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Studies on distribution and ecology of Clithon retropictus (Martens, 1879) in South Korea
Han, S.P.; Hwang, I.C.; Kwon, S.J. (2021). Studies on distribution and ecology of Clithon retropictus (Martens, 1879) in South Korea. Journal of Wetlands Research 23(4): 317-326. https://dx.doi.org/10.17663/JWR.2021.23.4.317
In: Journal of Wetlands Research. Korean Wetlands Society: Korea. ISSN 1229-6031; e-ISSN 2384-0056, more
Peer reviewed article  

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Keywords
    Clithon retropictus [sic] [WoRMS]
    Brackish water
Author keywords
    Clithon retropictus (Martens, 1879); Brackish water zone; Distribution; Moving distance; Salinity; Substratum

Authors  Top 
  • Han, S.P.
  • Hwang, I.C.
  • Kwon, S.J.

Abstract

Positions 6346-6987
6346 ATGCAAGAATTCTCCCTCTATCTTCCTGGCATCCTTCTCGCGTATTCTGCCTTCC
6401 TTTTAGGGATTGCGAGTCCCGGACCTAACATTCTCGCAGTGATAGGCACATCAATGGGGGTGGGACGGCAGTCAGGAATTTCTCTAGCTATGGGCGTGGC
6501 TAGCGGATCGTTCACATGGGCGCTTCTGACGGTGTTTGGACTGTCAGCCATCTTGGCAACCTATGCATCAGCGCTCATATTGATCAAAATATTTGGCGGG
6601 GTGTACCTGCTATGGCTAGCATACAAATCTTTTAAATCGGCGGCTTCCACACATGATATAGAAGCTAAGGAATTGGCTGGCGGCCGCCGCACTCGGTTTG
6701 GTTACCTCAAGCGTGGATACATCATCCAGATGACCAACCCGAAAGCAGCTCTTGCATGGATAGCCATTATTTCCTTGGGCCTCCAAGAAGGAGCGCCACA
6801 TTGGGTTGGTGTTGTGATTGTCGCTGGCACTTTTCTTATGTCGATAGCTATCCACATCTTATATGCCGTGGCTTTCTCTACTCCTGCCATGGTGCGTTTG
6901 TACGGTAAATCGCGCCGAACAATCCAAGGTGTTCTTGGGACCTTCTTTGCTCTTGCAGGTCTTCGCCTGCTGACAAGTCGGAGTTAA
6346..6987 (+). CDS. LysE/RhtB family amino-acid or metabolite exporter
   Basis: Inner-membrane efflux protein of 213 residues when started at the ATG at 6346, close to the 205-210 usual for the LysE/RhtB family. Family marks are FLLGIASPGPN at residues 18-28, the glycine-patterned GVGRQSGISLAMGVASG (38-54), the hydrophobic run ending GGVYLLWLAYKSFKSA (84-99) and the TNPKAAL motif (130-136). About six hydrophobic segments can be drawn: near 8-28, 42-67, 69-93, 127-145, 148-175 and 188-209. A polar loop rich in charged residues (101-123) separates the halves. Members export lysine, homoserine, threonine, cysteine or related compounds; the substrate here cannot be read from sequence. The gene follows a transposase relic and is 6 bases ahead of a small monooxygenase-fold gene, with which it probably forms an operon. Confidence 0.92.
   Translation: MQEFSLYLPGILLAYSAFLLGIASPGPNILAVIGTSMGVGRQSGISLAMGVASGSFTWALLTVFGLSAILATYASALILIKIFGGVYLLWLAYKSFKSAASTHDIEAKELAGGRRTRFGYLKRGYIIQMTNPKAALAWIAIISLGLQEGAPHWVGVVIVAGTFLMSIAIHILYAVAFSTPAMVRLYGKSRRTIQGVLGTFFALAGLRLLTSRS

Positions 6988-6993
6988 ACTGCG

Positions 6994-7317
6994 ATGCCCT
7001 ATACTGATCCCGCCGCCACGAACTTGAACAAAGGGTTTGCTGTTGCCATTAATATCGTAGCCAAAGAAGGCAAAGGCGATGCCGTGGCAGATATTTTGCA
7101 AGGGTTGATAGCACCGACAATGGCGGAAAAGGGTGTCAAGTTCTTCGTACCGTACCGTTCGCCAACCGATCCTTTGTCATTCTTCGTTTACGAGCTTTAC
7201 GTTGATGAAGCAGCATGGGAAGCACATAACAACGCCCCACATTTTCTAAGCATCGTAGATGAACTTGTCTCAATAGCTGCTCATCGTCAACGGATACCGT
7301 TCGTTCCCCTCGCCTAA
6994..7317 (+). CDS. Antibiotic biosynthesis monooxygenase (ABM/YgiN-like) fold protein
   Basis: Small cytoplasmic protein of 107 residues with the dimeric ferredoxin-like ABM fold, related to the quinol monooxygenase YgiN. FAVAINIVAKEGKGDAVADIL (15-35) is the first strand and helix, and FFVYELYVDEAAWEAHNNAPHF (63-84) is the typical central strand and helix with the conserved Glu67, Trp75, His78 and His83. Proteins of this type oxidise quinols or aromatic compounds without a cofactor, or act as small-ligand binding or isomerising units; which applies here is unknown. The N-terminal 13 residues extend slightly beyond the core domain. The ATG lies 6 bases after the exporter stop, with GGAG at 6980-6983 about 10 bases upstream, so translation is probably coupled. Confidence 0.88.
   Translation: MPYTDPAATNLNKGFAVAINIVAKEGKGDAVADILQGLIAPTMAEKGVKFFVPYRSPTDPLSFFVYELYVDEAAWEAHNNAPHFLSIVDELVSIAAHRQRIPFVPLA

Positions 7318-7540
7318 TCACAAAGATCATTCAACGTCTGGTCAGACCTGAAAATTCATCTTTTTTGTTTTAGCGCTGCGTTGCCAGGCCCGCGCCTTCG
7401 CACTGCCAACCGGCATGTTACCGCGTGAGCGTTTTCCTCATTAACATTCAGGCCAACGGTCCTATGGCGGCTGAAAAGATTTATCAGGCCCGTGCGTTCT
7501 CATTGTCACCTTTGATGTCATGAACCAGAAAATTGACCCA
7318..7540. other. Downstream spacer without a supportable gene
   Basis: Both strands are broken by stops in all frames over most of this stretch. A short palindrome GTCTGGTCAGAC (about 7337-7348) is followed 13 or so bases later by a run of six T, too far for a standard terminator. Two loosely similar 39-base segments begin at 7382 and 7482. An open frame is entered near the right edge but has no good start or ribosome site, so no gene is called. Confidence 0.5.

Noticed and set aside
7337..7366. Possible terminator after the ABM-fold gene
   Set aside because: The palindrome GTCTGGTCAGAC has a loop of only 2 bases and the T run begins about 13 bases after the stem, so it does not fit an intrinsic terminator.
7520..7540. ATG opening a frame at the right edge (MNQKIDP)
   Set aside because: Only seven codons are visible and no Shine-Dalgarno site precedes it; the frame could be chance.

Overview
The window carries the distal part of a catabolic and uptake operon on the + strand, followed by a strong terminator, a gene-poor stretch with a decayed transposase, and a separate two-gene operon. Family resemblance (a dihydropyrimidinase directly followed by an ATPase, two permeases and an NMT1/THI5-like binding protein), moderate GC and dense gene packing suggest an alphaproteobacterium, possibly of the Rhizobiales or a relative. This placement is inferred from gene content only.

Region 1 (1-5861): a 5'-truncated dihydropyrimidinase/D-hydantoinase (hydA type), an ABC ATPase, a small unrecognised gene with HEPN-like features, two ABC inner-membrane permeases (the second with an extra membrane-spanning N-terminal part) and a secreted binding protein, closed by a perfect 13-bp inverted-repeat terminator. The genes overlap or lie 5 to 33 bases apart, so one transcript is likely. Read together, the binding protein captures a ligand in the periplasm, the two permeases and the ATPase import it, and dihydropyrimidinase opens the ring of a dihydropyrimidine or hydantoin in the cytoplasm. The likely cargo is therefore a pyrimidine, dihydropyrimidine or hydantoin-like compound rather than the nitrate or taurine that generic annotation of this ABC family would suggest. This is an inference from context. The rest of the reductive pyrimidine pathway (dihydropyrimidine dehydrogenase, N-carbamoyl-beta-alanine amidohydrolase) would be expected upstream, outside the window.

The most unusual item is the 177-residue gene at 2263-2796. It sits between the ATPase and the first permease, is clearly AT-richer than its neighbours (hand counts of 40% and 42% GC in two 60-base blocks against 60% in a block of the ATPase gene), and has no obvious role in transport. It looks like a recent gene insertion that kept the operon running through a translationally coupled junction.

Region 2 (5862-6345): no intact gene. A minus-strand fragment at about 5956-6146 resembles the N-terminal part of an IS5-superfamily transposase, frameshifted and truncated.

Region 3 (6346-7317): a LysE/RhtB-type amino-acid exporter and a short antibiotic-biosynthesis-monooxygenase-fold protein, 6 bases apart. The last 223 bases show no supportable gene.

The present study was carried out with a view to understand the distribution and ecology of Clihton retropictus (Martens, 1879), a class II endangered wildlife designated and protected by the Ministry of Environment, Republic of Korea, and to suggest the effective conservation and management measures for this species and its habit. First, the distribution of Clihton retropictus was investigated nationwide, and environmental factors such as salinity and substratum were analyzed in consideration of the ecological characteristics of this species. In addition, the individual size, density, and movement of Clihton retropictus per each district surveyed were analyzed. Due to its nature of inhabiting in the brackish water zone, the analysis showed that the salinity of this species was 0.7 ~ 16.6‰ at low tide and 1.0 ~ 17.3% at high tide. It was learned from the analysis of substratum that its composition in each river under investigation was slightly different, but most of substratum had a higher composition ratio than gravel (pebble, 16 ~ 64 mm). On the other hand, the size of each individual was checked by measuring the length of its diameter, and there was almost no change in the individual when the inhabited range of Clihton retropictus was short. However, there was tendency that the longer the habitat range, the bigger the individual size. From surveying the population density by season, it was made clear that, during the summer (July to August) and fall (September to October), the density was relatively higher while the number of individuals decreased significantly during winter (November to December) when the water temperature was lowered. In an effort to effectively establish conservation and management measures, the moving distance was measured, and it became known that, during the surveys in summer and fall when the individuals were active, the individuals moved in more distances than during the winter survey. The results of this study are expected to be utilized as basic data for establishing effective management plans such as creation of habitats for Clihton retropictus, its migration projects and selection of migration destinations which get unavoidable due to development projects.

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